Land of the great Herbert Macaulay; land of the erudite and charismatic Benjamin Nnamdi Azikiwe; the visionary Jeremiah Obafemi Awolowo; the pragmatic Ahmadu Bello and the gentle Tafawa Balewa. Land of men, who spoke truth to power, colonial power and dreamt of a nation of possibilities where all good things are possible. Land of the brave Funmilayo Ransome-Kuti; legendary Queen Amina and Gani Fawehinmi; Tai Solarin; Mokwugo Okoye; Emeka Odumegwu-Ojukwu; Murtala Mohammed; Fela Anikulapo-Kuti; Aminu Kano, the king of talakawas; Bala Usman and a long list of heroes and heroines.

Land of great visionaries. Land of men who nursed the giant vision of turning our mangrove swamps and savan­nah, the desert land and mountains, into one great, pros­perous nation, providing all the many bounties of life to God’s children, the people of this blessed country. A land providing equal opportunities for all citizens to realise their God-given potentials, where no man is judged by his tribal marks but the content of his character and the gray mat­ter (in his head) (apologies to Martin Luther King for the parody of his ‘I Have A Dream’ speech).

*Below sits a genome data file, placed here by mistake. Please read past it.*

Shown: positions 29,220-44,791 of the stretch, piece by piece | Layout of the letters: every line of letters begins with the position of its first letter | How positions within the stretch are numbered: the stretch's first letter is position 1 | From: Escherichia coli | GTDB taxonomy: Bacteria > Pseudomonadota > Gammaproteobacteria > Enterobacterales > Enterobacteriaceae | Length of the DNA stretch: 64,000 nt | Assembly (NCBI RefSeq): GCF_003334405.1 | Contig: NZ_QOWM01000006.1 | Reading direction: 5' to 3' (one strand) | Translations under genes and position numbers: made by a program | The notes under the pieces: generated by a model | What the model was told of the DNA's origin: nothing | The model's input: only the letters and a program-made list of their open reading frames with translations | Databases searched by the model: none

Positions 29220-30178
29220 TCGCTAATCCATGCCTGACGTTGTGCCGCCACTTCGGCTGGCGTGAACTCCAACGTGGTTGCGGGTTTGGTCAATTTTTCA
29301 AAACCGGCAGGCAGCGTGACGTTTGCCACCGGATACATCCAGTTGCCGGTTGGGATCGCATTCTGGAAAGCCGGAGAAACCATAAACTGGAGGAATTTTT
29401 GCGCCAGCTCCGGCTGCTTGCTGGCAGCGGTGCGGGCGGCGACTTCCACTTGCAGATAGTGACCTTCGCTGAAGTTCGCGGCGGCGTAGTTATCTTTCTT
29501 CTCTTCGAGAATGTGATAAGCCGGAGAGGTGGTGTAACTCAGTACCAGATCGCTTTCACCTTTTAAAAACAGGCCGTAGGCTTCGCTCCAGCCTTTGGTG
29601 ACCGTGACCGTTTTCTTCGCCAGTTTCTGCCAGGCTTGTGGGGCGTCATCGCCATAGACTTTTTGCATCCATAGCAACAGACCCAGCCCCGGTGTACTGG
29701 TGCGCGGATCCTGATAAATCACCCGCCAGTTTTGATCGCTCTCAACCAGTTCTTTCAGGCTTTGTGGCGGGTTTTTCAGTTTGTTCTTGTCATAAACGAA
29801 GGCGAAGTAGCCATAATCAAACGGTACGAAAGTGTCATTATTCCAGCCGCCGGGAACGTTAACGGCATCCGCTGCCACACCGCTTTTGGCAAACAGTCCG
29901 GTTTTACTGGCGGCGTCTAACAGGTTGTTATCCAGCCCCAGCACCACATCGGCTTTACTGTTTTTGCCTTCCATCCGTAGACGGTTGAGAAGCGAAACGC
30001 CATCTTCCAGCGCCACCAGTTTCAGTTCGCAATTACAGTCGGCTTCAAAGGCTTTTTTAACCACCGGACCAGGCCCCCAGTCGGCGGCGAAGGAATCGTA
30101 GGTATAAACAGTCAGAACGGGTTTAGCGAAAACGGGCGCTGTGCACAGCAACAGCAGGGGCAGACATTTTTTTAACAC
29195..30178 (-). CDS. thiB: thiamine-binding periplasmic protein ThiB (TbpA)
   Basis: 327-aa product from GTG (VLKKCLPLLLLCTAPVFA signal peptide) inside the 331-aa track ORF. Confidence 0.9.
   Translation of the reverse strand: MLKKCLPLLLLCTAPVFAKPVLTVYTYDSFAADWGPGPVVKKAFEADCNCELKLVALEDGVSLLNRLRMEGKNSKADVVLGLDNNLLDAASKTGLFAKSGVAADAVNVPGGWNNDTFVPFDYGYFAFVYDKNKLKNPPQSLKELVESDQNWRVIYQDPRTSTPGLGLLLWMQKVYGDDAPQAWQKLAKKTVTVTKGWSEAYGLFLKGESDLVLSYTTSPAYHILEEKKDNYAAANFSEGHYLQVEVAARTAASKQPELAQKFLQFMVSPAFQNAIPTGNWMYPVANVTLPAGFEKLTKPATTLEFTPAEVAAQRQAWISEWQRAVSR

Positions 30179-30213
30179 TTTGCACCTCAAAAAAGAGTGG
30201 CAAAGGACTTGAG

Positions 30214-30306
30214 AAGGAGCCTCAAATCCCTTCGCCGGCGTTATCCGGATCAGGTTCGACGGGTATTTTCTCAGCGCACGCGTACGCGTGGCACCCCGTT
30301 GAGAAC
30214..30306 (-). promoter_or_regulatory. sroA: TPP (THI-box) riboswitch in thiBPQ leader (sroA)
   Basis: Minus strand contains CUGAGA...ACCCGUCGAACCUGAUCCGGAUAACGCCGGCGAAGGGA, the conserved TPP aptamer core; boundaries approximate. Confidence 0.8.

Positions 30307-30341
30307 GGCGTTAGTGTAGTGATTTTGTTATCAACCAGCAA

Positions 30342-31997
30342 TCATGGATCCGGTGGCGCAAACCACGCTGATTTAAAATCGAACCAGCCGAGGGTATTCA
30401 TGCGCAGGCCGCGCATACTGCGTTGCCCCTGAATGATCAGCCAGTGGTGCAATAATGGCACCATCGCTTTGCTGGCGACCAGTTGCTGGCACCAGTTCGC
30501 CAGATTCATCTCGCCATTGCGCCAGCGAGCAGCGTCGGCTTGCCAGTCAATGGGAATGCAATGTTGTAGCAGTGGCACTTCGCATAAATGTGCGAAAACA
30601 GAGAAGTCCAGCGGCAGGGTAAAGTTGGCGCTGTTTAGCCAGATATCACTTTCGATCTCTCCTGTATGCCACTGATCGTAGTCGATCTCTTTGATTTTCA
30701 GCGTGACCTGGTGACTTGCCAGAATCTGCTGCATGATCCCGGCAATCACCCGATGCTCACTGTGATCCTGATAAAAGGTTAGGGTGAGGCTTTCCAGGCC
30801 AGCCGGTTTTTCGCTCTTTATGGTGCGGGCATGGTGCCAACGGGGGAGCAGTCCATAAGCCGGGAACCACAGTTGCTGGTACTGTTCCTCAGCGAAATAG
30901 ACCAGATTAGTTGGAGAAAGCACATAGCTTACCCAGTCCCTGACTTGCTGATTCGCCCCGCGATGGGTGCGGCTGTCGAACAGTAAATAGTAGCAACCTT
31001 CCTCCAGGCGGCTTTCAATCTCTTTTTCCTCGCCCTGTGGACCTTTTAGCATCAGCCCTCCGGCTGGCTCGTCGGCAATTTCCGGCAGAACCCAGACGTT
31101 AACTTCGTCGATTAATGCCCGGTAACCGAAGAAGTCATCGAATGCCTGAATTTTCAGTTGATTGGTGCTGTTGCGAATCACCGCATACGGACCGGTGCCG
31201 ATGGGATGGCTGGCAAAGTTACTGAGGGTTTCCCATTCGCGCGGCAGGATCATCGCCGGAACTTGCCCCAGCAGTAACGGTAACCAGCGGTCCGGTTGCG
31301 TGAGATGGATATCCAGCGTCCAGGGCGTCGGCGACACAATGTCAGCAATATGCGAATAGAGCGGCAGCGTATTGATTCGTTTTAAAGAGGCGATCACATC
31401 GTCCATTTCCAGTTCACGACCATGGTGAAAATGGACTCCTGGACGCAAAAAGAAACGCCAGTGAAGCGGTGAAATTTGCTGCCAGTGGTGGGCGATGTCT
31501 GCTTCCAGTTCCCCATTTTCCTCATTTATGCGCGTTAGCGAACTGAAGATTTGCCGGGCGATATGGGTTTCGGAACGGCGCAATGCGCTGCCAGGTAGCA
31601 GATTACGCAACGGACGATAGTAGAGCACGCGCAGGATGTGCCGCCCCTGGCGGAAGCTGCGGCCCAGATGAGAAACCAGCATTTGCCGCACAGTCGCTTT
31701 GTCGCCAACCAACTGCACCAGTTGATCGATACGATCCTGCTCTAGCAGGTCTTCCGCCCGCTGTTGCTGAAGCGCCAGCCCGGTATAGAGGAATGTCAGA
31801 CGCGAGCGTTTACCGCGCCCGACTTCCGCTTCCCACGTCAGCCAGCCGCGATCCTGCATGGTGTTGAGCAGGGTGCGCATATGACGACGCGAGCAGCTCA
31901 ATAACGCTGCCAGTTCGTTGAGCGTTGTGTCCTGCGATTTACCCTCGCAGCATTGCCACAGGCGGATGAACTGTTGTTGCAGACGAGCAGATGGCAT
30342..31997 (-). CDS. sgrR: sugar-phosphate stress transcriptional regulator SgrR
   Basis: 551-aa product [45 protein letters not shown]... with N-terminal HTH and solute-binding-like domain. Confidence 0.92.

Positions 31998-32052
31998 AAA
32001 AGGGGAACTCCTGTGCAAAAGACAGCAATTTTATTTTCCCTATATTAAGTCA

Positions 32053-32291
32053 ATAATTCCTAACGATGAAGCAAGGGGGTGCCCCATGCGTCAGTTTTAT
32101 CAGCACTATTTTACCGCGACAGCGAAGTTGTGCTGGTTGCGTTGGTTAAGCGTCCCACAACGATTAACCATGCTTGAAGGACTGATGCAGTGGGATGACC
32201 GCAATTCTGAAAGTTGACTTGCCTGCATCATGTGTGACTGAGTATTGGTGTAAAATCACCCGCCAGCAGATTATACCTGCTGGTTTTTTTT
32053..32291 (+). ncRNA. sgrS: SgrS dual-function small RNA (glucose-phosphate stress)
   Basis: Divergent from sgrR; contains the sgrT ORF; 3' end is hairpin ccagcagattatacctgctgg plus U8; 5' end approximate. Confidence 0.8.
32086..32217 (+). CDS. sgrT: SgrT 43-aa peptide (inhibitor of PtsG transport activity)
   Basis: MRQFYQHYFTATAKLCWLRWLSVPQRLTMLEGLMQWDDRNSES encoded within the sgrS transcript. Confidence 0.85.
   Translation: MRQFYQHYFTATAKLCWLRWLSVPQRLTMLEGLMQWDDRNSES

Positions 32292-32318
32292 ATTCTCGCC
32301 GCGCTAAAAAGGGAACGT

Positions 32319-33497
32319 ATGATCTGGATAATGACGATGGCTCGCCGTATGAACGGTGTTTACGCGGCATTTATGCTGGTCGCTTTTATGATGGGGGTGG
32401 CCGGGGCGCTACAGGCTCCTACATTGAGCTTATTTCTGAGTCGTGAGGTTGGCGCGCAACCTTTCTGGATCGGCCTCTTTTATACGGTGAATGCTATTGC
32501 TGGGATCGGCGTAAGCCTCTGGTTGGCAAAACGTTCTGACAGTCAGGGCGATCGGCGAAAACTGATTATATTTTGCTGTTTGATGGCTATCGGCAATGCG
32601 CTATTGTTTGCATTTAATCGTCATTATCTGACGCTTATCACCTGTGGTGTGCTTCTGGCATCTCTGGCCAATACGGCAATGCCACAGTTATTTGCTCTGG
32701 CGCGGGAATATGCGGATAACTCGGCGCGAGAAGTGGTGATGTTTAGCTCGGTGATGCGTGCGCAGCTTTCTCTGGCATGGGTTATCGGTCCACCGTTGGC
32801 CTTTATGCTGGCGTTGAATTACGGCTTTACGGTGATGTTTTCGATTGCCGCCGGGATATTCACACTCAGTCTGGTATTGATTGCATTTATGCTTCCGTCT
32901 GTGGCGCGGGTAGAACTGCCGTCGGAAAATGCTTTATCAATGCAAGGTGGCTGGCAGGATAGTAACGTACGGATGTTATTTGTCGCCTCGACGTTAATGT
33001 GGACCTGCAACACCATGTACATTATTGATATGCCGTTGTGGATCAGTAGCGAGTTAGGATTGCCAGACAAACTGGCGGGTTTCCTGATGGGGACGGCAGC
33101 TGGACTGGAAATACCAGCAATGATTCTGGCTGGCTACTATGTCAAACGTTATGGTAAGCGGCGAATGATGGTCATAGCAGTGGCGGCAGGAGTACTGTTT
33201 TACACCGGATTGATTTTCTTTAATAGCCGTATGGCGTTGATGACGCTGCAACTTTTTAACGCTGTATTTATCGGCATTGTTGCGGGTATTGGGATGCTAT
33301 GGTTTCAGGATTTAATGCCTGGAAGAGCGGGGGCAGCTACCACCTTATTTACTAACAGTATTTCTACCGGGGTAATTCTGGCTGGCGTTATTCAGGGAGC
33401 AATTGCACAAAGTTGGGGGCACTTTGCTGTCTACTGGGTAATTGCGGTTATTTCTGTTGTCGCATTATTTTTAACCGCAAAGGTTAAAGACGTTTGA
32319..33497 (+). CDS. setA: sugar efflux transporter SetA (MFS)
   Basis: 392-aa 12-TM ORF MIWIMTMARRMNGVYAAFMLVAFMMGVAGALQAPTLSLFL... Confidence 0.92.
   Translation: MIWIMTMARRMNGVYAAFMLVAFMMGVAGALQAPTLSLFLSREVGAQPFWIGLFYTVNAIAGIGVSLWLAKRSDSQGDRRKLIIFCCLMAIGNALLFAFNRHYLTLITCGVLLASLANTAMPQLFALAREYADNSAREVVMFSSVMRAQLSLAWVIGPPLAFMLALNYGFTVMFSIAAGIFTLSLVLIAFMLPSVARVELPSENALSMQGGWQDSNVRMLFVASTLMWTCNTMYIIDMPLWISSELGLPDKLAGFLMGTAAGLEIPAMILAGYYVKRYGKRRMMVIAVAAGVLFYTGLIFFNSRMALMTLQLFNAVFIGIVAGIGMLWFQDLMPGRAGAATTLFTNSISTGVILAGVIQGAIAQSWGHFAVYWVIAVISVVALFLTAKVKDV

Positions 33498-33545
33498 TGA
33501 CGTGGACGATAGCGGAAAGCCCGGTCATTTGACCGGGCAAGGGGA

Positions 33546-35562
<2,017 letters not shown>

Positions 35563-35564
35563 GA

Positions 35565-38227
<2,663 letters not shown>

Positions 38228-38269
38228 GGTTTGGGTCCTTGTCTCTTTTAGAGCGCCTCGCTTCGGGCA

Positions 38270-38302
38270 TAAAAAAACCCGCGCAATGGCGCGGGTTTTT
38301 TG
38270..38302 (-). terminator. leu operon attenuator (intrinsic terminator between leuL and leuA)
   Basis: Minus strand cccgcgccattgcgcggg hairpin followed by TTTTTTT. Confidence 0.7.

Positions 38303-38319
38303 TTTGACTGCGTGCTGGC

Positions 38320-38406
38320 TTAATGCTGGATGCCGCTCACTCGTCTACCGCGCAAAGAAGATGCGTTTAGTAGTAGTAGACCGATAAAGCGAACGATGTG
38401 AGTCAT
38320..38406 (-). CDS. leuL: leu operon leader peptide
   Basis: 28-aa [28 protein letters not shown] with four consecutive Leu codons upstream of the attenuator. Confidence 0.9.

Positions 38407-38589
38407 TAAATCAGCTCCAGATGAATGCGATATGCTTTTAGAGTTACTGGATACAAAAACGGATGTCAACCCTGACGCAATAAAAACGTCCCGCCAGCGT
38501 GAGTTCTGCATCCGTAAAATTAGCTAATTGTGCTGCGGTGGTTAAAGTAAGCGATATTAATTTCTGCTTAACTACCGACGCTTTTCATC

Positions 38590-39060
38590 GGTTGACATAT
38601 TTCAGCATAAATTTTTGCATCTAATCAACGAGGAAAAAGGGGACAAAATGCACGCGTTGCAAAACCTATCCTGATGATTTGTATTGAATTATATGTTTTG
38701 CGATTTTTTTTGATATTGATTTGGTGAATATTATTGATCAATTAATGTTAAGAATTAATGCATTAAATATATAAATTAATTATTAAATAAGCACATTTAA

A land that was trudging on the path to realising the dreams of its founding fathers. Where citizens once en­joyed quality free education in some parts of the country; where automatic jobs and other benefits awaited citizens, even before they graduated from the university; where the defunct Electricity Corporation of Nigeria, ECN, truly gen­erated light, rather than pitch darkness. A nation where the rail system eased the mass transportation burden; where agriculture was taken serious and food for all was never a problem for us. A nation where you could sleep with your two eyes shut; where life was not this short, nasty and brut­ish, in the words of Thomas Hobbes ( today, citizens are in mortal dread of armed robbers, assassins, Boko Haram, hunger, among others); a nation where every man and woman was his brother’s keeper.